How Ethiopia is turning trash into energy
SOLUTION Addis Ababa-based entrepreneur tackles garbage problem with power plant
Africa is the world’s fastest-urbanising continent. But while city life has helped lift millions out of poverty, the rapid transformation has created a new problem: mountains of urban waste. Now an Ethiopian entrepreneur is tackling the crisis with Africa’s first waste-toenergy plant, which reduces noxious and dangerous landfill while powering urban homes.
Samuel Alemayehu, a Stanford engineer, former Silicon Valley entrepreneur and World Economic Forum Young Global Leader, says the plant will supply 30 per cent of Addis Ababa’s household energy needs and incinerate roughly 80 per cent of its rubbish. That’s 1,400 tonnes of waste every day. Alemayehu oversees the $120 million project as a co-founder of Cambridge Industries, which together with its Chinese JV partner CNEEC, has joined the Ethiopian government and a consortium of international companies to transform the city’s approach to waste.
“We turn one of Africa’s most challenging social problems, the management of waste, into a source of new wealth,” Cambridge Industries says.
Until now, Addis Ababa’s rubbish was dumped on a vast, evergrowing landfill site that covers an area the size of 36 football pitches. Leaking waste from the site has polluted nearby rivers, while the waste itself produces methane, a powerful greenhouse gas. The landfill is also
very unstable. In 2017, a landslide killed 114 people. It became a national tragedy.
At the same time, Ethiopia’s power supply is failing to keep up with breakneck economic growth of more than 10 per cent every year. The Reppie plant, which meets EU emissions standards, is designed to solve both problems.
The plant burns the capital’s rubbish at a temperature of up to 1,800 degrees Celsius and converts it into 185 million kilowatt hours of electricity per annum. Reppie is part of Ethiopia’s broader plan to boost living standards while limiting its emissions, a strategy it refers to as building a “climate-resilient green economy”.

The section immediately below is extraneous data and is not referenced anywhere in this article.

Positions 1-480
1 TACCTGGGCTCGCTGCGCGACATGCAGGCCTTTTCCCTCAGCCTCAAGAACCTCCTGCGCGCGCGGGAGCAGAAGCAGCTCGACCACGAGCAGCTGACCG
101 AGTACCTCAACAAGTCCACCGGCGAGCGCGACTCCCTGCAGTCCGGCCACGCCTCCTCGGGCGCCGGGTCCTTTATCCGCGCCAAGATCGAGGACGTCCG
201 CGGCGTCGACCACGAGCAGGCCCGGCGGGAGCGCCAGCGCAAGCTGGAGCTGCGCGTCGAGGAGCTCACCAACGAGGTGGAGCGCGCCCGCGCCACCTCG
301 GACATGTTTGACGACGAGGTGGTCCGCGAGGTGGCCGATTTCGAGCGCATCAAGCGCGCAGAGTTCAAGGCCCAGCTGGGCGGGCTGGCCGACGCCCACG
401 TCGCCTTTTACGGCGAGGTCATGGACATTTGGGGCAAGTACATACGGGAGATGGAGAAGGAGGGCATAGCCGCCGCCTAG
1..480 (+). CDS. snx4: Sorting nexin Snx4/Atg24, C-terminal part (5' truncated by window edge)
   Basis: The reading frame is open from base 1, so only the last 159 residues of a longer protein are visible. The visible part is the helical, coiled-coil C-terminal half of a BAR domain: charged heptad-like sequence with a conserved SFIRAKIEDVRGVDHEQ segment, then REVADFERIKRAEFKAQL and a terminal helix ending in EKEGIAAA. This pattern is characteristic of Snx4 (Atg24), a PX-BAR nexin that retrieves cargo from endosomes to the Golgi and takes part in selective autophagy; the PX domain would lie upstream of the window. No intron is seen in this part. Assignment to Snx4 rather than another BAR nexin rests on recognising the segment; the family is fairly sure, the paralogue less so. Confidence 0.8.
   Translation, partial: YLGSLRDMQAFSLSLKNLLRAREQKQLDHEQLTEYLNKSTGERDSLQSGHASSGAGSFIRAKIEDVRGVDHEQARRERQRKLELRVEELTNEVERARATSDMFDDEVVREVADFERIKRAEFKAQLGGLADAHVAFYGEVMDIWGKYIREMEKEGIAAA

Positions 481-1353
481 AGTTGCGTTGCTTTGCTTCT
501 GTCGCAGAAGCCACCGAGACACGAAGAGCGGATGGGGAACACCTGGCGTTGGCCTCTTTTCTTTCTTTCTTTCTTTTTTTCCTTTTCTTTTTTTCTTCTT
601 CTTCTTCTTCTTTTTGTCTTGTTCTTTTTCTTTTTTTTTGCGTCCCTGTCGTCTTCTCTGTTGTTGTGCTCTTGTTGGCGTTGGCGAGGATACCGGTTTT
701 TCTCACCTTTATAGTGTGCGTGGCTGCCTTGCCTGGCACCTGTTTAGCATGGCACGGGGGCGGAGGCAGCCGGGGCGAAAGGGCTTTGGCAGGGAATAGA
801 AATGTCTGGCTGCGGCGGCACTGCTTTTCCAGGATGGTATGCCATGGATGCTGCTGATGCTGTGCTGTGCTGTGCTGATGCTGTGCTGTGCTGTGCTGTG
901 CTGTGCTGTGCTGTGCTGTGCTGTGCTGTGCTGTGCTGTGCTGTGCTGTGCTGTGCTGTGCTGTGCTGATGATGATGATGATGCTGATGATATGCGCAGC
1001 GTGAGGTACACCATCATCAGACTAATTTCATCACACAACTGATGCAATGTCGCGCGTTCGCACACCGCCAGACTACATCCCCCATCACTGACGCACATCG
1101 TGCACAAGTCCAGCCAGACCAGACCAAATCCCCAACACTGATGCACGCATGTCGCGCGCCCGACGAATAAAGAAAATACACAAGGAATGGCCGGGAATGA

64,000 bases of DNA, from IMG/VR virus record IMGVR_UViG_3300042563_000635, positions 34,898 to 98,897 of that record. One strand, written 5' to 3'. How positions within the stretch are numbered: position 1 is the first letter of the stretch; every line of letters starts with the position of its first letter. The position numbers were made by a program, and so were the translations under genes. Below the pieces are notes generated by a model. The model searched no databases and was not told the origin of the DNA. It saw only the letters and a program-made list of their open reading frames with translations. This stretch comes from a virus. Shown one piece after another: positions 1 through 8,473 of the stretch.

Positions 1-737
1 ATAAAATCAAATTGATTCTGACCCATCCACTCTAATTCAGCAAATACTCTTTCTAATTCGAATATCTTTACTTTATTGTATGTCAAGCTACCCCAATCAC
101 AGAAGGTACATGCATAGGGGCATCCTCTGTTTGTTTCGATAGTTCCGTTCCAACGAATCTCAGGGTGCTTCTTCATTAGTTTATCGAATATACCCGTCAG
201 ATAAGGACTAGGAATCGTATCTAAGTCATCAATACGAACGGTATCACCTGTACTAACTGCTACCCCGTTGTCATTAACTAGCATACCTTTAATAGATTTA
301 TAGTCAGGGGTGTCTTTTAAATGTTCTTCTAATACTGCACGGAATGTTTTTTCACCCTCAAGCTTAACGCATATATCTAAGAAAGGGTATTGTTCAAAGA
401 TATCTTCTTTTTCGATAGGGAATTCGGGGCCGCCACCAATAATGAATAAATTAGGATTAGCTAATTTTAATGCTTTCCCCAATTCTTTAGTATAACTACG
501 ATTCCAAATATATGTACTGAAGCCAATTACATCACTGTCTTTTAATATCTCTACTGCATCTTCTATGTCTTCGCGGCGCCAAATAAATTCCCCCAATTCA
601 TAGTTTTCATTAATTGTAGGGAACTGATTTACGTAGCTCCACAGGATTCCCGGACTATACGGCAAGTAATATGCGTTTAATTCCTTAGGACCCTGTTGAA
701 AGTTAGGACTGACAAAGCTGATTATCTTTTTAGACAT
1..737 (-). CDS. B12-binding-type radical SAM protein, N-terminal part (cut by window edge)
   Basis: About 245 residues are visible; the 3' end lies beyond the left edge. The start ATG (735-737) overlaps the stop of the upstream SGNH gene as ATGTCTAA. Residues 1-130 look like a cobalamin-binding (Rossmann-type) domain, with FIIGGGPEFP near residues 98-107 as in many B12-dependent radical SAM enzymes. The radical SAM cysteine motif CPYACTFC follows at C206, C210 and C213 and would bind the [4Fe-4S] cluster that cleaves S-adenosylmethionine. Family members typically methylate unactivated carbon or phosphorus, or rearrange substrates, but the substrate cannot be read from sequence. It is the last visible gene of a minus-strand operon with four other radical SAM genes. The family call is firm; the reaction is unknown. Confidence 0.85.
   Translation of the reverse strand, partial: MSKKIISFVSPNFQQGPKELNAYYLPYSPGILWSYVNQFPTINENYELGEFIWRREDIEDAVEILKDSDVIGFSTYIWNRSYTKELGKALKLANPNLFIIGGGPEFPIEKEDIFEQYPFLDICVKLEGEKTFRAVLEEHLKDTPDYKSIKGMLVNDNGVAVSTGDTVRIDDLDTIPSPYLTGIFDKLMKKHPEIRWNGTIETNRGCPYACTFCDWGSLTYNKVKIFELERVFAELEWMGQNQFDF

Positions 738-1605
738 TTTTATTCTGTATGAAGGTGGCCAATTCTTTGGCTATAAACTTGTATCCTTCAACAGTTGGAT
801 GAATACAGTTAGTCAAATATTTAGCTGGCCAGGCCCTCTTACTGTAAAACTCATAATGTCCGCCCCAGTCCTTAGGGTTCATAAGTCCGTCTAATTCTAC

This includes a goal to invest $2 billion annually in expanding the country’s renewable energy generation through 2030, double the current annual spending of $1 billion. The planned financing will include private investment, climate funds and clean energy sales to neighbouring countries.
Waste incineration is already common in Europe, where nearly a quarter of waste is burnt. But in Africa, so far the only ways to dispose of rubbish have been to pile it up, bury it or dump it in rivers and lagoons. The sites attract vermin and are ideal breeding grounds for mosquitos, contributing to the spread of diseases from malaria to yellow fever. The new plant burns rubbish and uses the heat to boil water. The steam then drives two turbine generators. Modern gas treatment technology reduces the release of toxins during the process.
“We hope that Reppie will serve as a model for other countries in the region, and around the world”, says Zerubabel Getachew, Ethiopia’s deputy permanent representative to the United Nations in Nairobi.
Alemayehu, a World Economic Forum Young Global Leader, is already working on expanding the reach of renewables on the continent. He has plans to construct similar waste-to-energy plants in Uganda, Kenya, Cameroon, Senegal and Djibouti.
We hope that Reppie will serve as a model for other countries in the region,” ZERUBABEL GETACHEW | ETHIOPIA’S DEPUTY PERMANENT REPRESENTATIVE TO THE UN IN NAIROBI
POLLUTION A garbage collector at the Dandora dumpsite in Nairobi.